The Human Equation

Serial killers, self-reliance, and everything in between

Female Mass Murderers

What if James Holes was a woman?

This article is not about the Aurora shooting except that it got me wondering about why I never hear about female mass murderers. Other than two particularly nasty workplace shootings by women—Amy Bishop and Jennifer San Marco—I couldn't recall a single incident of a woman mowing down multiple strangers in a single event. Have there been any female mass murderers?  Would this crime have been different if James had been Jessica or June?  

Yes, there have been. And, yes, it might have been different.

Guilty But Insane

On January 20, 2006, Jennifer San Marco shot her former neighbor, Beverly Graham, in the head and then drove to her former place of employment, where she proceeded to shoot six employees before killing herself. While she left behind no suicide note, San Marco had a history of serious mental problems which had led to her retirement from a postal job six years previously. People who knew her described bizarre behavior (showing up at a service station naked, mumbling to herself as if she were two people arguing) leading up to the mass murder.

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On October 30, 1985, twenty-something Sylvia Seecrest walked into the Springfield Mall (outside Philadelphia) with a semiautomatic rifle and randomly began firing. She aimed at shoppers who failed to move fast enough and randomly shot inside several stores, ultimately killing 2 and wounding 8. She was stopped after a 24-year-old graduate student grabbed her arm and told her he was going to turn her in. She obediently sat in a chair while he went to find a security guard. Many of those who worked at the mall already knew Sylvia for her bizarre behavior (harassing customers, scaring them with bizarre monologues, complaining the colors of the clothing were too bright and making her angry) and her history of severe mental illness (she had been diagnosed with schizophrenia at age 15 and hospitalized twelve times in the previous ten years).

Then, there's 51-year-old Priscilla Joyce Ford, who, on a Thanksgiving Day afternoon in 1980, decided to run as many people over as possible with her Lincoln 1974 Lincoln Continental. Her five block massacre left seven dead and twenty two seriously injured. Upon arrest, Ms. Ford claimed to be Adam (of Adam and Eve fame) as well as a prophet. Diagnosed with schizophrenia, numerous people testified about her mental instability prior to the massacre although she was convicted and sentenced to death.

These three examples of female mass murderers share a commonality; in nearly every instance, whether they killed relatives, friends, or co-workers, they had a history of mental illness. Of course, there are also male mass murderers who are responding to command hallucinations or delusions of persecution. However, there is one type pf mass murderer who seems to be exclusively male—the "pseudocommando" mass murderer. Unlike the psychotic killer, the pseudocommando's motive is revenge.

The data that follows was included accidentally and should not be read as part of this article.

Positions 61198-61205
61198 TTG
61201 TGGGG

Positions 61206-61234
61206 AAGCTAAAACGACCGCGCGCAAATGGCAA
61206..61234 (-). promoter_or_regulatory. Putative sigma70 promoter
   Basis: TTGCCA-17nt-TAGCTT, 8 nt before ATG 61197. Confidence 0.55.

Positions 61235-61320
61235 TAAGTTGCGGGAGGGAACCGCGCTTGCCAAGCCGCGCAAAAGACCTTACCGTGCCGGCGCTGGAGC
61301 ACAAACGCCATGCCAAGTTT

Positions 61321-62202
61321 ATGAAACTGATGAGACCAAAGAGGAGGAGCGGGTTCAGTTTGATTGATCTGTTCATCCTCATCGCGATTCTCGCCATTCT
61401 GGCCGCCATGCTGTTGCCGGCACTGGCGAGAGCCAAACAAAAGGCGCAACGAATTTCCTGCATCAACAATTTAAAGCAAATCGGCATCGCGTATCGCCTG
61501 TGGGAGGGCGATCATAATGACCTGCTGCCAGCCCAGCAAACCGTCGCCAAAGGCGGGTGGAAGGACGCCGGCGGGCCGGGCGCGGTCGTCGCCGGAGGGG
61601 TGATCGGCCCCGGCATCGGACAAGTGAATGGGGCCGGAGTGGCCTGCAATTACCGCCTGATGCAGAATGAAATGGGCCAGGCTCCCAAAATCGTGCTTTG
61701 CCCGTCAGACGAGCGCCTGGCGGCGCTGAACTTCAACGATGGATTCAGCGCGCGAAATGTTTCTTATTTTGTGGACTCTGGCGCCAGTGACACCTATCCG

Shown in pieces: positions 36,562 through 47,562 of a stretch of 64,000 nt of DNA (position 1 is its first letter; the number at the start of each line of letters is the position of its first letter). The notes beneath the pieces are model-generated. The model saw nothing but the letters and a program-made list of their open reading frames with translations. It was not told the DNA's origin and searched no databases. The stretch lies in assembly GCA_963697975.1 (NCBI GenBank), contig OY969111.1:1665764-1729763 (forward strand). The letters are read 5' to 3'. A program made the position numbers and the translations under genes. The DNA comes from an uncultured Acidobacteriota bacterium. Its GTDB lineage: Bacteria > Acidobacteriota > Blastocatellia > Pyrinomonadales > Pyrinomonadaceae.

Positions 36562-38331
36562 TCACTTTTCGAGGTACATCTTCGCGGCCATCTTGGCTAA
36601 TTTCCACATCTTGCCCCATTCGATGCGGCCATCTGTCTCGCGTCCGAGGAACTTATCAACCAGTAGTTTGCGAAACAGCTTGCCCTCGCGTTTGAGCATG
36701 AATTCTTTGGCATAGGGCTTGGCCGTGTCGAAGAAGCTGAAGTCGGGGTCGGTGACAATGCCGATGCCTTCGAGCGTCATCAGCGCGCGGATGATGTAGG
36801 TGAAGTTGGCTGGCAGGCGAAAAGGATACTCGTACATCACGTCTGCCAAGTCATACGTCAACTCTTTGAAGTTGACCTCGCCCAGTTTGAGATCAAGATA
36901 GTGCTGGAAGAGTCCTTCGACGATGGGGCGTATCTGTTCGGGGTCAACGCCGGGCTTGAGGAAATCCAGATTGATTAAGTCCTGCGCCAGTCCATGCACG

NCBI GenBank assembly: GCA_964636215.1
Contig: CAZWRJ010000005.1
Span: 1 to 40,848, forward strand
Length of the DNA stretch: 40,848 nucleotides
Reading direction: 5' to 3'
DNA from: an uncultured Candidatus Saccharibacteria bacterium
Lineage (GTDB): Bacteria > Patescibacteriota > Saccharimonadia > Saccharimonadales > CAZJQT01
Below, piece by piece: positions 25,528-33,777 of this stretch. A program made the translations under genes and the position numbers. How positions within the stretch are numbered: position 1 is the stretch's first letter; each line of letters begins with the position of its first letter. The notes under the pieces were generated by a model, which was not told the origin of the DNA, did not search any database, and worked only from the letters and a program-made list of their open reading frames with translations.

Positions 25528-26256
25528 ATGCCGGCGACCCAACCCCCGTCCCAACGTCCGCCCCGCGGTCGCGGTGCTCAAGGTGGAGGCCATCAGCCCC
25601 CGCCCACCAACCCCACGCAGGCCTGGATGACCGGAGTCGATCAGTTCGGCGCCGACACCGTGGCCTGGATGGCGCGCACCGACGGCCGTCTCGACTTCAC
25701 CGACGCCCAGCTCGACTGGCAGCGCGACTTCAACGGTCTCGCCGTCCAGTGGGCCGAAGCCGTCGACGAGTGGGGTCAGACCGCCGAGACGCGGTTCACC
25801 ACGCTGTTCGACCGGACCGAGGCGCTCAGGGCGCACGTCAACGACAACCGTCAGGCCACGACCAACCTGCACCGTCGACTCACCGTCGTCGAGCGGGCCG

The "Pseudocommando" Mass Murderer

The term "pseudocommando" was first used to describe the type of mass murderer who carefully and methodically plans his actions and who kills indiscriminately in public. This is not a person who "snaps;" he comes prepared with a powerful arsenal of weapons, typically has no escape planned, and is pursing a highly personal and well-thought-out agenda of "payback."

According to research, these revenge mass murderers tend to have been bullied or socially excluded as children. As adults, they tend to be highly sensitive to any slight or rejection and to spend time dwelling on past humiliations. Given the right circumstances, these obsessive thoughts turn into violent revenge fantasies to protect a fragile—sometimes overly inflated—ego. In fact, it is when the perpetrator is feeling most powerless that he is likely to justify acting on his fantasies and begin the transition from obsessive thought to devastating action. The meticulous plans he make not only distract him from a reality that he finds increasingly intolerable, they give him a false sense of power and omnipotence.

The Bottom Line

Like female murderers in general, female mass murderers are more likely to kill people they know—children, coworkers, husbands. When they do kill strangers, the actions are likely to be fueled by a longstanding—and relatively obvious—severe mental illness. They aren't, however, likely to show up at a movie theater dressed in army gear and seeking revenge.

Joni E. Johnston, Psy.D, is the author of Complete Idiot's Guide to Psychology.

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